These photos show wildfires in the United States and Australia, not Pakistan

Copyright AFP 2017-2022. All rights reserved.

Four images have been shared hundreds of times in social media posts that claim they show a raging forest fire in Pakistan's southwestern Balochistan province in May 2022. Some of the posts were shared by Pakistani politicians and journalists. However, the pictures have been shared in a false context. They actually show wildfires in the United States and a bushfire in Australia.

Three images of burning trees were posted here on Twitter on May 20 by Abdul Wahid Siddiqui, a lawmaker for the conservative Jamiat-ulema-e-Islam-F (JUI-F) party in the Balochistan provincial assembly.

"The fire that broke out in Manda and Mughal Kot along the Koh-e-Sulaiman in Sherani district has destroyed valuable trees, causing millions of rupees of damage," the Urdu-language caption reads.

"Valuable birds are also burning and people's travel routes are blocked. There is no other way to extinguish the flames besides using helicopters."

Screenshot of the false post, taken on May 25, 2022

The images circulated as fires spread across the Sulaiman range -- also known as Koh-e-Sulaiman -- that stretches across Pakistan's west and centre.

The fires in Balochistan's Sherani and Musakhel districts were eventually put out in late May, but a large part of the area's pine and olive forests -- which provide the main source of income for thousands of local farmers -- was destroyed, Pakistan daily The Express Tribune reported.

The images were also shared more than 1,000 times alongside a similar claim on Twitter here; and on Facebook here, here, here, and here.

A Facebook post by Siraj ul Haq, leader of the Jamaat-e-Islami Pakistan party, containing all three photos was shared more than 700 times.

The photos were also shared individually in posts by Pakistani journalists Nadeem Khan and Nazir Leghari and the media outlet Samaa News.

One photo purportedly depicting the forest fire in Balochistan was posted on Twitter here by WWF-Pakistan and was shared 800 times.

The tweet was then used in a Voice of America (VOA) report viewed more than 100,000 times.

However, all of these images have been shared in a false context.

California wildfire

A reverse image search found the first image was published here on Getty Images on November 11, 2018.

"A wildfire burns at the Salvation Army Camp on November 10, 2018 in Malibu, California. The Woolsey fire has burned over 70,000 acres and has reached the Pacific Coast at Malibu as it continues [to] grow," the English-language description reads.

Below is a screenshot comparison of the first image in the false posts (left) with the photo as it appears on the Getty Images website (right):

Screenshot comparison of the first image in the false posts (left) and the photo from Getty Images (right)

Australia bushfire

A reverse image search found the second photo published here by Getty Images.

"Out of control fire on Narrow Neck Plateau, Katoomba, Blue Mountains, Australia. Climate change is causing extreme weather, prolonged droughts and increasing bushfires," the English-language description reads.

Getty credits the photo to Andrew Merry, who told AFP that the photo was taken on December 1, 2019.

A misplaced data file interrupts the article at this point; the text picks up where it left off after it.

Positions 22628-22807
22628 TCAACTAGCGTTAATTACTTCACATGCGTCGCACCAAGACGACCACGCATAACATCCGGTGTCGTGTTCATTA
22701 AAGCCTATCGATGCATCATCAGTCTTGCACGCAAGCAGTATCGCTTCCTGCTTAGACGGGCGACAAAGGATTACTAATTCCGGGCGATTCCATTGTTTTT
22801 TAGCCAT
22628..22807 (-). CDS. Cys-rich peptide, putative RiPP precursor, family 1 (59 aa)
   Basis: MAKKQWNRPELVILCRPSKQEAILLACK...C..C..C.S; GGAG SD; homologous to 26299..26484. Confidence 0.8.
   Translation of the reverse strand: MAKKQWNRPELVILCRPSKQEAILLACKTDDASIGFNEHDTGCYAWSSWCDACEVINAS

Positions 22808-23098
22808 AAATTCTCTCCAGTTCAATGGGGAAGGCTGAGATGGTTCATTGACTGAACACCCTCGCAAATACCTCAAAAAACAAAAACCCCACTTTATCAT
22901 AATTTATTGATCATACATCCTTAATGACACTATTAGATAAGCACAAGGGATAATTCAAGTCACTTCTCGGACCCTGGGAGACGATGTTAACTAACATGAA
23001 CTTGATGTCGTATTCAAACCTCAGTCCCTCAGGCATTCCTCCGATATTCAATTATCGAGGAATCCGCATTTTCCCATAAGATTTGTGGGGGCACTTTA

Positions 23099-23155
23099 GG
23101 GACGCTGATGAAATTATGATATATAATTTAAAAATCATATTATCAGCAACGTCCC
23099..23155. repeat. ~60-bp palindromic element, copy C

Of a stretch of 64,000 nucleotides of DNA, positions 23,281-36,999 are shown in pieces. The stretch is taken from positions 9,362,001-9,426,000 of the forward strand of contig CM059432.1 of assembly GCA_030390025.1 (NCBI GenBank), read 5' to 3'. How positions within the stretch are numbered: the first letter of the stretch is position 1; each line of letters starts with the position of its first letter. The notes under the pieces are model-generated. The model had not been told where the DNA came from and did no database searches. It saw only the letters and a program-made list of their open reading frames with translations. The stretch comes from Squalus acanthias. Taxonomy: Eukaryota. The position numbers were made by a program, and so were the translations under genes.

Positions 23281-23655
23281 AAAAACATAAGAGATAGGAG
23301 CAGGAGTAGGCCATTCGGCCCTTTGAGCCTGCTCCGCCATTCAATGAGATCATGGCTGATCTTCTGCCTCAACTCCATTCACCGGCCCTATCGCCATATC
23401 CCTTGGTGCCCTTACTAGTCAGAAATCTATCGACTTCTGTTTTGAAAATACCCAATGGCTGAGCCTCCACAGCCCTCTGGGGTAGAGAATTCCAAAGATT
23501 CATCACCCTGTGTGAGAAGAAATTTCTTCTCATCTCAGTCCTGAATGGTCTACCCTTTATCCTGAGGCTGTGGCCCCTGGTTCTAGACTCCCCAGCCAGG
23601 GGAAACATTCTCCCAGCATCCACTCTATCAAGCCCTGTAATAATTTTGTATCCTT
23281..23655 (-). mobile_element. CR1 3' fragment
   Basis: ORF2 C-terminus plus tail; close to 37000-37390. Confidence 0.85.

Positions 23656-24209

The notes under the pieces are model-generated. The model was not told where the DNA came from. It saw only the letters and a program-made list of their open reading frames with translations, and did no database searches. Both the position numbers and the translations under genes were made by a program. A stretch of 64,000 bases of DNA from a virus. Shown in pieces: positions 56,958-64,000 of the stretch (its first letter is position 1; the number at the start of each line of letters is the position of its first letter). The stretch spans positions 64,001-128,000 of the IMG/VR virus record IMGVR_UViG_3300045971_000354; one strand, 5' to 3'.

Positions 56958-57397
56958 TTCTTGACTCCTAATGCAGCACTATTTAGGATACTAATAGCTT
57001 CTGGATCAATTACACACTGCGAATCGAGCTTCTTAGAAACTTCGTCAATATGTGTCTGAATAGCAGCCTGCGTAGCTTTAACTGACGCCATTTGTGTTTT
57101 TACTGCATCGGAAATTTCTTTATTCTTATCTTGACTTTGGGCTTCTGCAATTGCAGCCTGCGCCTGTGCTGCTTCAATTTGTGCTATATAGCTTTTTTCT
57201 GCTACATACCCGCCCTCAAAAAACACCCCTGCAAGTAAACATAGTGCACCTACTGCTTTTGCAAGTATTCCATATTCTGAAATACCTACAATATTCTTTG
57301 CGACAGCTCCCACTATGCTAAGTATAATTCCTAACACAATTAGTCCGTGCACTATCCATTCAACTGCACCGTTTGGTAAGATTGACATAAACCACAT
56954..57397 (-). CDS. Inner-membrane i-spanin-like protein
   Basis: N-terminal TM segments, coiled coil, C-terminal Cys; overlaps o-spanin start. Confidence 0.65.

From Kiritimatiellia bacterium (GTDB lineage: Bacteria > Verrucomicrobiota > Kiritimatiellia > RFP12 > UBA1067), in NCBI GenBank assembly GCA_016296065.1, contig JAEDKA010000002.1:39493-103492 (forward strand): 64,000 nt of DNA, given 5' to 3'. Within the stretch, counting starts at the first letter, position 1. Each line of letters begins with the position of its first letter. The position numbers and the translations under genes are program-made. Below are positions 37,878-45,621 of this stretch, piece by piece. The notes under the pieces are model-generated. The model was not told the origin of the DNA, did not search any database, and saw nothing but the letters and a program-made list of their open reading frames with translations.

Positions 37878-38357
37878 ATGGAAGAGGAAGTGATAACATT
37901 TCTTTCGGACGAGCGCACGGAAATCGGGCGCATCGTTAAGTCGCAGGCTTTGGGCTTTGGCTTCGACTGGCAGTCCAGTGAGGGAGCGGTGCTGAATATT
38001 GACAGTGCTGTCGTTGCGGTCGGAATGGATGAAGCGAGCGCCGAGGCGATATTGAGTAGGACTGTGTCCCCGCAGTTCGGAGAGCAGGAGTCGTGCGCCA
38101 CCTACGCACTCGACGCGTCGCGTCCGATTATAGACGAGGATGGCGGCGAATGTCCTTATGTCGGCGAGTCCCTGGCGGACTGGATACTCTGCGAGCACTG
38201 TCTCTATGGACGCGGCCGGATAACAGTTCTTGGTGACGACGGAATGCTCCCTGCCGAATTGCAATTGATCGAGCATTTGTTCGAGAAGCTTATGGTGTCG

The photo was also published in reports from 2020 on climate change by Forbes and The West Australian.

Below is a screenshot comparison of the photo in the false posts (left) with the photo as it appears on the Getty Images website (right):

Screenshot comparison of the photo in the false posts (left) with the photo as it appears on the Getty Images website (right)

Wyoming blaze

A reverse image search found the third image in a CNN article published here on June 24, 2012.

Below is a screenshot comparison of the photo in the false posts (left) with the photo in the CNN article (right):

Screenshot comparison of the photo in the false posts (left) with the photo in the CNN article (right)

"For 15 years Kari Greer has been documenting wildland fires and the men and woman who battle them," the article reads, below a slideshow of 13 photos.

The picture seen in the misleading post matches the sixth photo in the slideshow.

Its description reads: "Greer's second-place image in the 'wildland fire' category shows extreme fire behavior on the Blackhall Fire in Wyoming."

The description refers to a 2004 photo contest held by the United States Forest Service, where Greer's photo won second place in the "Wildland Fire" category.

Deer fleeing wildfire

An additional photo showing a deer near a raging inferno alongside the claim it was taken in Balochistan was shared on Twitter here on May 21, 2022.

"Sheerani Musakhel Balochistan. The damage has been done. The media and the champions of climate and wildlife remained silent while the fires raged for over a week," the post's English-language caption reads.

The Pakistani media outlet Waqt News also shared the picture on Twitter here on May 21.

However, a reverse image search found the photo published here by the Reuters news agency on May 3, 2013.

"A deer runs away from flames as a raging wildfire pushes towards the coast in Camarillo May 2, 2013," the English-language description on the Reuters website reads in part.

Below is a screenshot comparison of the image in the posts (left) and the photo published by Reuters (right):

Screenshot comparison of the image in the posts (left) and the photo published by Reuters (right)

AFP has previously debunked a false claim here that a video of a bushfire in Australia was filmed in Pakistan.